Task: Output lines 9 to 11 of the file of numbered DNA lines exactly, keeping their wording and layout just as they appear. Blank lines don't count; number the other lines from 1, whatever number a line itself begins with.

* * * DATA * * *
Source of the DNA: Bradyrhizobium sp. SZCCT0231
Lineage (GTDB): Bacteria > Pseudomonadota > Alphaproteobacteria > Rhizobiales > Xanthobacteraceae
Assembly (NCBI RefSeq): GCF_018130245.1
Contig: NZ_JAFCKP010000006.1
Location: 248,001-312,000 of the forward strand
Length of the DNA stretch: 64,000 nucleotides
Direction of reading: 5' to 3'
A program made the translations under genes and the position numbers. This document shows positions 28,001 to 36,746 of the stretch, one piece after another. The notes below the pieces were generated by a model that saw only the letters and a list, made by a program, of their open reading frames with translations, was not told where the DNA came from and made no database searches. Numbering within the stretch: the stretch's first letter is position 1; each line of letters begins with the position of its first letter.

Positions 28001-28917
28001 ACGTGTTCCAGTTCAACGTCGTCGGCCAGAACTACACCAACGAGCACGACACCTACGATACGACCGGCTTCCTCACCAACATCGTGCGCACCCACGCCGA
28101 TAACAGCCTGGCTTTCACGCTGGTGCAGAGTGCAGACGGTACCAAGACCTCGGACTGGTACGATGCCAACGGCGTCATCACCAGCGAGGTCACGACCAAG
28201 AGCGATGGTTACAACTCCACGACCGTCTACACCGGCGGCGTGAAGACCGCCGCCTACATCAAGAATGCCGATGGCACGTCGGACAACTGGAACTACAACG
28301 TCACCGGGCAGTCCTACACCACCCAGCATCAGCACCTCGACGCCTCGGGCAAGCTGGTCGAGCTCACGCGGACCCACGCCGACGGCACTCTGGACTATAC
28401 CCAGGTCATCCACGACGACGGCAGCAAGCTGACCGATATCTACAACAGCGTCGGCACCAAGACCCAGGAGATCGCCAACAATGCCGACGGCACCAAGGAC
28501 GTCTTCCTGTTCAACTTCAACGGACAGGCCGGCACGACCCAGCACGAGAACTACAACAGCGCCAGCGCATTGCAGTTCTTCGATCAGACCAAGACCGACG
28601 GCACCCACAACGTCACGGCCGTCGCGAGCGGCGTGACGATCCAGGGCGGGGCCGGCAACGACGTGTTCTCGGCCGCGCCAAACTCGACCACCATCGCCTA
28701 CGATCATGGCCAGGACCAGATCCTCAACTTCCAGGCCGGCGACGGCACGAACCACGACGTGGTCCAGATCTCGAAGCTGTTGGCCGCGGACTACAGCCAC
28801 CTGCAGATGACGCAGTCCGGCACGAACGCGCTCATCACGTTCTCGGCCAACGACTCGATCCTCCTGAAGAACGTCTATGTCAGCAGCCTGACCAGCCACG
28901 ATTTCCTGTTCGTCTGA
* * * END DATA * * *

Positions 28001-28917
28001 ACGTGTTCCAGTTCAACGTCGTCGGCCAGAACTACACCAACGAGCACGACACCTACGATACGACCGGCTTCCTCACCAACATCGTGCGCACCCACGCCGA
28101 TAACAGCCTGGCTTTCACGCTGGTGCAGAGTGCAGACGGTACCAAGACCTCGGACTGGTACGATGCCAACGGCGTCATCACCAGCGAGGTCACGACCAAG